With the IPO market almost shut and trade sales facing lingering challenges, APAC general partners (GPs) are increasingly viewing continuation funds as an alternative exit option to rolling over existing portfolio assets.
According to Mergermarket data, private-equity (PE) exit deals across Asia-Pacific in 2023 year-to-date (YTD) have declined to 14-year lows in both volume and deal count. The region has recorded 91 deals totaling USD 16.3bn this year, with deal volume representing only 15% of the record for the same period in 2022.
It makes sense to postpone exits as the best valuations may not be achieved in the present climate and with current funds coming to an end, GPs would rather roll over to a new fund, opined a Hong Kong-based PE dealmaker.
“If I know earnings could double or triple in the next two or three years, why would I sell now?” he said.
Great minds think alike
GP-led secondaries used to be regarded as a last resort for PE firms that were unable to raise new funds. Now, they are increasingly seen as valid liquidity solutions. Continuation funds for a single asset are typically limited to the most promising assets - incoming investors must see sufficient upside to take on the concentration risk, as opposed to backing a diversified portfolio of assets and perhaps even paying a premium to net asset value for the right to participate.
A Sydney-based PE advisor maintained that investors are more likely to hold assets for longer because it is harder to find good-quality assets elsewhere. Rather than entering a ‘blind fund’, limited partners (LPs) often prefer to invest in a continuation fund because the assets have been de-risked and tested.
A Seoul-based PE investor agreed and anticipated increased interest from buyout firms, backed by international LPs, following recent precedents in Korea. Some LPs are not fond of this approach, which could impact other commitments, but GPs can earn more time for sizeable assets with upside potential, said the investor.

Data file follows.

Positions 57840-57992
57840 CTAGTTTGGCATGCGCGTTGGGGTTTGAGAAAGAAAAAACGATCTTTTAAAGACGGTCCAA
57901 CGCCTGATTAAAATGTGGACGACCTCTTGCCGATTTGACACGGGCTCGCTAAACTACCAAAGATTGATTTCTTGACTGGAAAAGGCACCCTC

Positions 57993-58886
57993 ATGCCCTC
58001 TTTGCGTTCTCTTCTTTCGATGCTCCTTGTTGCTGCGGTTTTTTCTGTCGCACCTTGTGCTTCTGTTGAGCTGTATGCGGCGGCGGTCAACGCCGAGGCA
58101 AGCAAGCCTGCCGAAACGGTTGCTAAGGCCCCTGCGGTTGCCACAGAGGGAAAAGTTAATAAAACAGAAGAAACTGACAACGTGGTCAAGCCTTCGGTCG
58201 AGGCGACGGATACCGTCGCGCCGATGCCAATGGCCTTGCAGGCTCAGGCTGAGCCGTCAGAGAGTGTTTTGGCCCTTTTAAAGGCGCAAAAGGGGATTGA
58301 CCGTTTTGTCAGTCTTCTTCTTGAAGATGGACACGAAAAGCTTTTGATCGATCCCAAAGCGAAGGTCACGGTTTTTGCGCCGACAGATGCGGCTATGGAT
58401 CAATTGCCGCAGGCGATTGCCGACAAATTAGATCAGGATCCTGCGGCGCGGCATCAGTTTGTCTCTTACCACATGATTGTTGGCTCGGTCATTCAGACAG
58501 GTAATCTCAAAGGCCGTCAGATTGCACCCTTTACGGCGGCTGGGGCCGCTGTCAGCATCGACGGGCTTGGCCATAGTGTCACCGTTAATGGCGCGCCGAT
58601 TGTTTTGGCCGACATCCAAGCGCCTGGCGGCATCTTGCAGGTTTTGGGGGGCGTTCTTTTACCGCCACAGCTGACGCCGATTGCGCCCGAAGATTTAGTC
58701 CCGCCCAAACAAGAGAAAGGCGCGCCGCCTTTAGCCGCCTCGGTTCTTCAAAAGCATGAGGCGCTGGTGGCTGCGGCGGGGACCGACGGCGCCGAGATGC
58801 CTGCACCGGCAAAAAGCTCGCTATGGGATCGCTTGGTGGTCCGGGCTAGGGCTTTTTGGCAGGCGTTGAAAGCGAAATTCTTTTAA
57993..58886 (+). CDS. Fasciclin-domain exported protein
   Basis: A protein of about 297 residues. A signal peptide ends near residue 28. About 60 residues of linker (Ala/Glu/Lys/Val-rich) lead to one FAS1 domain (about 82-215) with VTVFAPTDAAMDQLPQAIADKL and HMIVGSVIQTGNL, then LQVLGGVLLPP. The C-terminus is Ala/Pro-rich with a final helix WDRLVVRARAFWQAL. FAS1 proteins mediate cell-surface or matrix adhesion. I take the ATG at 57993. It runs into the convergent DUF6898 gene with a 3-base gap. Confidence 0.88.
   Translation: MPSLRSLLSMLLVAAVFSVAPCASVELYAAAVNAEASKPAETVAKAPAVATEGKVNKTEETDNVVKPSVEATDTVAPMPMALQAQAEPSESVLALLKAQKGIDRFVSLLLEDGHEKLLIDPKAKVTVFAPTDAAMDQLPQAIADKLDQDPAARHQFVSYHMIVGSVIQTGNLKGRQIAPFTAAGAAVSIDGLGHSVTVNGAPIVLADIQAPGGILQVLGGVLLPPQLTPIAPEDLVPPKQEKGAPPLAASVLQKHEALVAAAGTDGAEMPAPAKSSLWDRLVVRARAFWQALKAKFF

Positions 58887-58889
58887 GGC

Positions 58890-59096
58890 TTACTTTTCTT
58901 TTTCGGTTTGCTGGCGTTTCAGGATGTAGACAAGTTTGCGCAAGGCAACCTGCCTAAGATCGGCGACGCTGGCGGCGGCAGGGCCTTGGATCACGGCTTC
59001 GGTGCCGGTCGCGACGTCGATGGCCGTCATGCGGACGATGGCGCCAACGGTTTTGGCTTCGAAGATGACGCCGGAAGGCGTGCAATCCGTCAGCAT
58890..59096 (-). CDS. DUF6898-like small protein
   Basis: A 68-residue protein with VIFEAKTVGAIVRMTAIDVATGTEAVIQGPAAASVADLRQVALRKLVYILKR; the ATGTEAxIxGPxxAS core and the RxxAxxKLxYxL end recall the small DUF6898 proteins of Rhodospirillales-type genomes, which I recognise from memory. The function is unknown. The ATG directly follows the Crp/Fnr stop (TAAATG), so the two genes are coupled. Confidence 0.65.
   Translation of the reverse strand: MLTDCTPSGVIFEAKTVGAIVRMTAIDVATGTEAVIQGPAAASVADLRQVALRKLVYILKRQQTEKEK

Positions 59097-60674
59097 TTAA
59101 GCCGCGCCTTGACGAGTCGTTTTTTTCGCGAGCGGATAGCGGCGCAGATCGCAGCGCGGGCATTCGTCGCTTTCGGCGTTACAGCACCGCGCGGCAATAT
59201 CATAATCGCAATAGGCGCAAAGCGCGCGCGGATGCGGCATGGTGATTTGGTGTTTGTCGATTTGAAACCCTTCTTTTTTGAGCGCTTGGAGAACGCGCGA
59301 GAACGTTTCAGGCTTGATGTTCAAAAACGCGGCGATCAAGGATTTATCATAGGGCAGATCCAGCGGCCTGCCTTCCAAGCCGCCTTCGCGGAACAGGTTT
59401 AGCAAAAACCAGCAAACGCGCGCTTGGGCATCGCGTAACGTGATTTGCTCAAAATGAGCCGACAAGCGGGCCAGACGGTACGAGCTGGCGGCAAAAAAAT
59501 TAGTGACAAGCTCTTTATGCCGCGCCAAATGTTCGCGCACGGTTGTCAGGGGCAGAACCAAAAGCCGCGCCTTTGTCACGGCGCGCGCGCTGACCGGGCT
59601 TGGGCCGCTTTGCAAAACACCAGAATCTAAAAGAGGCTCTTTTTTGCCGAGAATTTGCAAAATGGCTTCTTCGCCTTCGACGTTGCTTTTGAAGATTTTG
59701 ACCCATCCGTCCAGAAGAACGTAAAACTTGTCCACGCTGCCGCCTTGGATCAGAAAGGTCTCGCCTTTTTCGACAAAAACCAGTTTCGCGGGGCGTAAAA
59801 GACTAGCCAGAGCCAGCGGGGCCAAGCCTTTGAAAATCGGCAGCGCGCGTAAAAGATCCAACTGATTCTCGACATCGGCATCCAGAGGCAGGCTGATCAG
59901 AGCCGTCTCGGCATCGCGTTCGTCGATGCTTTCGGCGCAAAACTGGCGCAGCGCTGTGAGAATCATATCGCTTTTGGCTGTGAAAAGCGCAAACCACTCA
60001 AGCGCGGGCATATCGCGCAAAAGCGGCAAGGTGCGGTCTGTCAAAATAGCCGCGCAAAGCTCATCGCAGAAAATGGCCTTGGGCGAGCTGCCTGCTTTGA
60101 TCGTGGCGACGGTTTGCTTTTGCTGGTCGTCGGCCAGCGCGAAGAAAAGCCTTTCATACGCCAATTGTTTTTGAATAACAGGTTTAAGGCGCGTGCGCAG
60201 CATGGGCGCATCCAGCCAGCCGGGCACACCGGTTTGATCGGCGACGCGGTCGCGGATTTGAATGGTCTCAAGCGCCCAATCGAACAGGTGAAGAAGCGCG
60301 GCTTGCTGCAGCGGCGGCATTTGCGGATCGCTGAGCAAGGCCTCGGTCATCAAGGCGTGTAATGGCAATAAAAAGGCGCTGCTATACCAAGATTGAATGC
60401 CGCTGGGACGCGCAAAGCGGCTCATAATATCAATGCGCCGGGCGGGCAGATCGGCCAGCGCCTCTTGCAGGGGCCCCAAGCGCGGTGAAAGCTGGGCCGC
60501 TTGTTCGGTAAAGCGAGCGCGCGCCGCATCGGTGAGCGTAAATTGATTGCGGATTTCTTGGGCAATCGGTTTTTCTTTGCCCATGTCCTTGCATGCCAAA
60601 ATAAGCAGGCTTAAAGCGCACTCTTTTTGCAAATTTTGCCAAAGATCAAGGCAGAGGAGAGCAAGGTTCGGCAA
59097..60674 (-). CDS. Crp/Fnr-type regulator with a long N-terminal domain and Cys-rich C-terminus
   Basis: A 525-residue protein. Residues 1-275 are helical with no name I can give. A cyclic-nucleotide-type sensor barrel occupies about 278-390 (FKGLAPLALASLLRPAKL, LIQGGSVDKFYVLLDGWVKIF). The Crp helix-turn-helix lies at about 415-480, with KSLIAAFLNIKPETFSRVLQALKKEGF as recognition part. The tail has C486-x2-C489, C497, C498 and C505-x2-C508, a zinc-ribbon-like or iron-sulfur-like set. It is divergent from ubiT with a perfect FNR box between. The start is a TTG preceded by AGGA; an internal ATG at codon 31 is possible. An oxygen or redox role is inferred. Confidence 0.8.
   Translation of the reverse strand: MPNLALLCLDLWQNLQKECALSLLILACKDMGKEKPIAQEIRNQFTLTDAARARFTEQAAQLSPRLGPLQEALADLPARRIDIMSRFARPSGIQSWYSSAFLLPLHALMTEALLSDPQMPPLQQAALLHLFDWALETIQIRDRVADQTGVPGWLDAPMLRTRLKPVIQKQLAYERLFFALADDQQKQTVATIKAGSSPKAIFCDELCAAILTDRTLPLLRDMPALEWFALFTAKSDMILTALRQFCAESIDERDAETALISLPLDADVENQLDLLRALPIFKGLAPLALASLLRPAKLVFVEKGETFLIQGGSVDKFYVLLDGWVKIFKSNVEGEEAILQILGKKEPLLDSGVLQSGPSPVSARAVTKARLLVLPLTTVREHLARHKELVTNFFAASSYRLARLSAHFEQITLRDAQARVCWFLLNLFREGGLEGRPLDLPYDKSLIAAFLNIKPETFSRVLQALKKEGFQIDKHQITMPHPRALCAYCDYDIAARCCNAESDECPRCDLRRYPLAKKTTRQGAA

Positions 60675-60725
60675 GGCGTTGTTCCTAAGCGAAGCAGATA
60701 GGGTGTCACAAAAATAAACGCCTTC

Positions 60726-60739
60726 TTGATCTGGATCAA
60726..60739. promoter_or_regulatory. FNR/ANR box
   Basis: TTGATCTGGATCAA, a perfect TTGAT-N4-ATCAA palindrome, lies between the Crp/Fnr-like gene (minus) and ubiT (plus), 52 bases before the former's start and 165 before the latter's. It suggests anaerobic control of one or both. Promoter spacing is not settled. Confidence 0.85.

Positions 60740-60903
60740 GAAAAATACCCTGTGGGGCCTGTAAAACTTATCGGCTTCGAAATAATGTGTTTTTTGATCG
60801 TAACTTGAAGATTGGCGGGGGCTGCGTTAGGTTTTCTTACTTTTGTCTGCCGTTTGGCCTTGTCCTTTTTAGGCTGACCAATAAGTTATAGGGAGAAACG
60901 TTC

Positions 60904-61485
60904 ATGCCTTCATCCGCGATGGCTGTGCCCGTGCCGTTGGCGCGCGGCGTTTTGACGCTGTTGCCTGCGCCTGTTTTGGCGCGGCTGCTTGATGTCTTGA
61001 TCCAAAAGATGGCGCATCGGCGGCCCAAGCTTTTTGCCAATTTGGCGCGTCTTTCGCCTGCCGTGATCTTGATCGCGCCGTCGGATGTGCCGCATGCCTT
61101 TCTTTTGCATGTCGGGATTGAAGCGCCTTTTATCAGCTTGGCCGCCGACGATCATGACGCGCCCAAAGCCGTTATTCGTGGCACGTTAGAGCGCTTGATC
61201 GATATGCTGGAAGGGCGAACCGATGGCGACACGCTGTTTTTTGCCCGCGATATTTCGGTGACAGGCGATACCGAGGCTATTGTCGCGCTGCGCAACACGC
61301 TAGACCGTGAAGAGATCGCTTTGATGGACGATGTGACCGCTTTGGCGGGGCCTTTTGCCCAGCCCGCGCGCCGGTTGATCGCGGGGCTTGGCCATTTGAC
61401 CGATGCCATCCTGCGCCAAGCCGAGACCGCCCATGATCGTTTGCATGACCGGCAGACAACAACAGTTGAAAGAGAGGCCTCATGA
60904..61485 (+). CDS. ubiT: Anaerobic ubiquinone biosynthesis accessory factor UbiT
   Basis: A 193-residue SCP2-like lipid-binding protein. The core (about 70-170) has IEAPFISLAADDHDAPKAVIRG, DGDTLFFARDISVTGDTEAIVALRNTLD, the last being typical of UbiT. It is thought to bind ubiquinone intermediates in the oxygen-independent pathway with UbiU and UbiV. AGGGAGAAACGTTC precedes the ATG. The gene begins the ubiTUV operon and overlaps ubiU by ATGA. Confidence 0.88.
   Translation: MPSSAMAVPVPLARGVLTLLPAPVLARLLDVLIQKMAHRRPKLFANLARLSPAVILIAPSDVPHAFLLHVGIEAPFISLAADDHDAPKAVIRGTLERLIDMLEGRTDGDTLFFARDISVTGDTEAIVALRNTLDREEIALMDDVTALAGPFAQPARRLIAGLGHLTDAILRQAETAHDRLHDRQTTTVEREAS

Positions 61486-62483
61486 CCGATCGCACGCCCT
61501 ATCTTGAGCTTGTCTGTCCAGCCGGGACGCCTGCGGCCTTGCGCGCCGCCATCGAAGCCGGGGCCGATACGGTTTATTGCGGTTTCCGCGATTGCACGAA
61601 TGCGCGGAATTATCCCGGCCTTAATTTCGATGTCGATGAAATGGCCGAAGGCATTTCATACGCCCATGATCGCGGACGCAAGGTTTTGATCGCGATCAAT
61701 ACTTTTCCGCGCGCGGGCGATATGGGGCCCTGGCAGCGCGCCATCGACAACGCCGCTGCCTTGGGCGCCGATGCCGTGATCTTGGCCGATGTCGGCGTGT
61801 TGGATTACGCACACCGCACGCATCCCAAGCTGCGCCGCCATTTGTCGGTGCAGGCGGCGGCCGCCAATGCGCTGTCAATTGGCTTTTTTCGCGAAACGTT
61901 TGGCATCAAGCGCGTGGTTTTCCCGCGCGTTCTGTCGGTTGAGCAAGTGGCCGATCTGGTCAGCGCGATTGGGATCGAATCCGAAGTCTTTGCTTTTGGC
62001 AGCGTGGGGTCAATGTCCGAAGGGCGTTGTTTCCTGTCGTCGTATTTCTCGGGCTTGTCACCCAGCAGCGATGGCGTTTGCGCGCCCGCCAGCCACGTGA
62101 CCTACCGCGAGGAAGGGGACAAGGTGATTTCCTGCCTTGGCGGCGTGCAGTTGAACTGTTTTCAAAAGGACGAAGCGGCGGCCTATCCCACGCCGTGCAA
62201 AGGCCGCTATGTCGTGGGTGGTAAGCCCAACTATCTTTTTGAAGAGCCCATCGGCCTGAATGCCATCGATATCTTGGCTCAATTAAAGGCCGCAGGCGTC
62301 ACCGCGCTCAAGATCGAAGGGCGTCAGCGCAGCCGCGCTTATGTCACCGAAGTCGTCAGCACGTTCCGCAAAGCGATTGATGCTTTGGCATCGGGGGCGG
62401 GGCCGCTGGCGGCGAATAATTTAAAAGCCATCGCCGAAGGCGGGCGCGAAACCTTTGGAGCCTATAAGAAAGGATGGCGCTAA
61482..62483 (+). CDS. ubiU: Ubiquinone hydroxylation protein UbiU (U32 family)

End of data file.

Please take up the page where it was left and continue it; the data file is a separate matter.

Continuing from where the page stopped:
Investment banks are also drumming up interest in continuation funds as they seek advisory opportunities in the subdued M&A market, added the Hong Kong-based PE dealmaker. He said that his firm regularly gets pitches from bankers and reviews continuation funds for portfolio assets.
Pipeline filling up
There have been nine single-asset continuation fund deals since 2018, across Australia/New Zealand, South Korea, India, and China, while Southeast Asia and Japan have had no deals, according to this news service.
Australia/New Zealand has been the most active region in APAC with five deals, including Pacific Equity Partners (PEP) last year rolling over its 50% stake in smart metering business Intellihub, originally under Secure Assets Fund I, into a single-asset continuation fund, namely Smart Metering Fund, backed by GIC.
This year, PEP has again raised a single-asset continuation fund, this time of around AUD 400m (USD 268m), for Up Education, a vocational education business it has held since 2015, while Quadrant Private Equity sold its automotive business, MotorOne, into a new single-asset continuation fund backed by ROC Partners and Future Fund.
Among possible deals to come is Crescent Capital Partners’ healthcare-staffing business, Healthcare Australia, which sources say is close to forming a continuation fund.
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